(Bran"-new") a. See Brand- new.
(Bran"ny) a. Having the appearance of bran; consisting of or containing bran. Wiseman.
(Bran"sle) n. [See Brawl a dance.] A brawl or dance. [Obs.] Spenser.
(Brant) n. [Cf.Brand goose, Brent, Brenicle.] (Zoöl.) A species of wild goose (Branta bernicla)
called also brent and brand goose. The name is also applied to other related species.
(Brant), a. [See Brent.] Steep. [Prov. Eng.]
(Bran"tail`) n. (Zoöl.) The European redstart; so called from the red color of its tail.
(Brant"-fox`) n. [For brand-fox; cf. G. brandfuchs, Sw. bradräf. So called from its yellowish
brown and somewhat black color. See Brand.] (Zoöl.) A kind of fox found in Sweden (Vulpes alopex),
smaller than the common fox but probably a variety of it.
(Bran"u*lar) a. Relating to the brain; cerebral. I. Taylor.
(Bra"sen) a. Same as Brazen.
(Brash) a. [Cf. Gael. bras or G. barsch harsh, sharp, tart, impetuous, D. barsch, Sw. & Dan.
barsk.] Hasty in temper; impetuous. Grose.
(Brash), a. [Cf. Amer. bresk, brusk, fragile, brittle.] Brittle, as wood or vegetables. [Colloq., U.
(Brash), n. [See Brash brittle.]
1. A rash or eruption; a sudden or transient fit of sickness.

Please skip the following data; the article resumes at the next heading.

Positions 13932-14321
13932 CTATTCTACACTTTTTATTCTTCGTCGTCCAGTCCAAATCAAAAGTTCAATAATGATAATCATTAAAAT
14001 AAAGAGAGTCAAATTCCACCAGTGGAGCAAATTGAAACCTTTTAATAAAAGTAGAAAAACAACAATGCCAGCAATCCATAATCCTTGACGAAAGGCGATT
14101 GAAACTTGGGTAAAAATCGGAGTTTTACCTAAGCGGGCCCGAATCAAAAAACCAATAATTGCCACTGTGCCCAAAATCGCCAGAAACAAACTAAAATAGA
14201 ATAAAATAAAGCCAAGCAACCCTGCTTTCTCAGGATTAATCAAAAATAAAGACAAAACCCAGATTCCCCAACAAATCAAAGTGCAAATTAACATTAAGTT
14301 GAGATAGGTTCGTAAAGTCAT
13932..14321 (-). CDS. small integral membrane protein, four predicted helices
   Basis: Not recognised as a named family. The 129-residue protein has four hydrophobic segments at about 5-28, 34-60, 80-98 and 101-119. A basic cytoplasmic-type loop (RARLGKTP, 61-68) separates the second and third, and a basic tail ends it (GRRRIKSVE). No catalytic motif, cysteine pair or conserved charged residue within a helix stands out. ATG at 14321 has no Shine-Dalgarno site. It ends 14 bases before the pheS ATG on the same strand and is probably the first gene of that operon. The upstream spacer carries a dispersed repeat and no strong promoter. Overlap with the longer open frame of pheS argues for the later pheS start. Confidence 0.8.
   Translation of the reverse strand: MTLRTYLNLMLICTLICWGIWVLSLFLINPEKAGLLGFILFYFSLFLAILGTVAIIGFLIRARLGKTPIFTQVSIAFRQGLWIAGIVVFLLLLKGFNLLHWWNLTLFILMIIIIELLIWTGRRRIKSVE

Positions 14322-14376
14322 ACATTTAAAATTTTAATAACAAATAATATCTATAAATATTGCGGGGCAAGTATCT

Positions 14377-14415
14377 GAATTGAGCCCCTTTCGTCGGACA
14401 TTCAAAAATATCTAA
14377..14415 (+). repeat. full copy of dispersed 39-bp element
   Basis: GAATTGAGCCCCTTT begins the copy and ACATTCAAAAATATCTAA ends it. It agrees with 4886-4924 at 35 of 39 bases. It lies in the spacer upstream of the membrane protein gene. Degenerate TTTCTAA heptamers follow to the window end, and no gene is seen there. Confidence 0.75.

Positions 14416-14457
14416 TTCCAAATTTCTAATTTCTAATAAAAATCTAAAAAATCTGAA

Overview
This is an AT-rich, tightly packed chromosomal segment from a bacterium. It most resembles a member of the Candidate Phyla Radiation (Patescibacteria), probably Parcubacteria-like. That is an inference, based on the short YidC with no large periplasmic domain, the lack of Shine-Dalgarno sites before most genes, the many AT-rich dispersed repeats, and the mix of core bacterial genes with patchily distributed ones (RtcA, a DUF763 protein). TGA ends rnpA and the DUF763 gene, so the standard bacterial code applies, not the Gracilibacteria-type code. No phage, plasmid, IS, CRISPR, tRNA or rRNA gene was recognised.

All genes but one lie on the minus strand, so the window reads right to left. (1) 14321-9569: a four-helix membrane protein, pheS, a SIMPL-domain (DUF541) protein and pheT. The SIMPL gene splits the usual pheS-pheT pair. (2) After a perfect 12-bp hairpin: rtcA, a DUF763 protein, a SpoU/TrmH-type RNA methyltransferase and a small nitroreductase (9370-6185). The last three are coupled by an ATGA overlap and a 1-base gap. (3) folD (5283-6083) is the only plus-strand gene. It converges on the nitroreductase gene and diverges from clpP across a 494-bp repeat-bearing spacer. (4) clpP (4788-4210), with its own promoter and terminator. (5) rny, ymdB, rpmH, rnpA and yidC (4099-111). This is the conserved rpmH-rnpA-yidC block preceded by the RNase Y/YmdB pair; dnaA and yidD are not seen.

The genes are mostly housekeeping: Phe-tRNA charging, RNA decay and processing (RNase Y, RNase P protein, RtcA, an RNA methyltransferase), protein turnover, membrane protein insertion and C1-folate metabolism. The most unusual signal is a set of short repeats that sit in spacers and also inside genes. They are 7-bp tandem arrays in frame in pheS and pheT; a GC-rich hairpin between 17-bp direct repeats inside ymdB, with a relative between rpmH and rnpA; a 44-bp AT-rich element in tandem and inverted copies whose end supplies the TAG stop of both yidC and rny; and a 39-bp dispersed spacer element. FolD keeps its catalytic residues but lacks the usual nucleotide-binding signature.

2. Refuse boughs of trees; also, the clippings of hedges. [Prov. Eng.] Wright.
3. (Geol.) Broken and angular fragments of rocks underlying alluvial deposits. Lyell.
4. Broken fragments of ice. Kane.
Water brash (Med.), an affection characterized by a spasmodic pain or hot sensation in the stomach
with a rising of watery liquid into the mouth; pyrosis. Weaning brash (Med.), a severe form of diarrhea
which sometimes attacks children just weaned.
(Bra"sier, Bra"zier) n. [OE. brasiere, F. braise live coals. See Brass.] An artificer who works
in brass. Franklin.
(Bra"sier, Bra"zier), n. [F. brasier, braisíer, fr. braise live coals. See Brass.] A pan for holding
(Brass) n.; pl. Brasses [OE. bras, bres, AS. bræs; akin to Icel. bras cement, solder, brasa to
harden by fire, and to E. braze, brazen. Cf. 1st & 2d Braze.]
1. An alloy (usually yellow) of copper and zinc, in variable proportion, but often containing two parts of
copper to one part of zinc. It sometimes contains tin, and rarely other metals.
2. (Mach.) A journal bearing, so called because frequently made of brass. A brass is often lined with
a softer metal, when the latter is generally called a white metal lining. See Axle box, Journal Box, and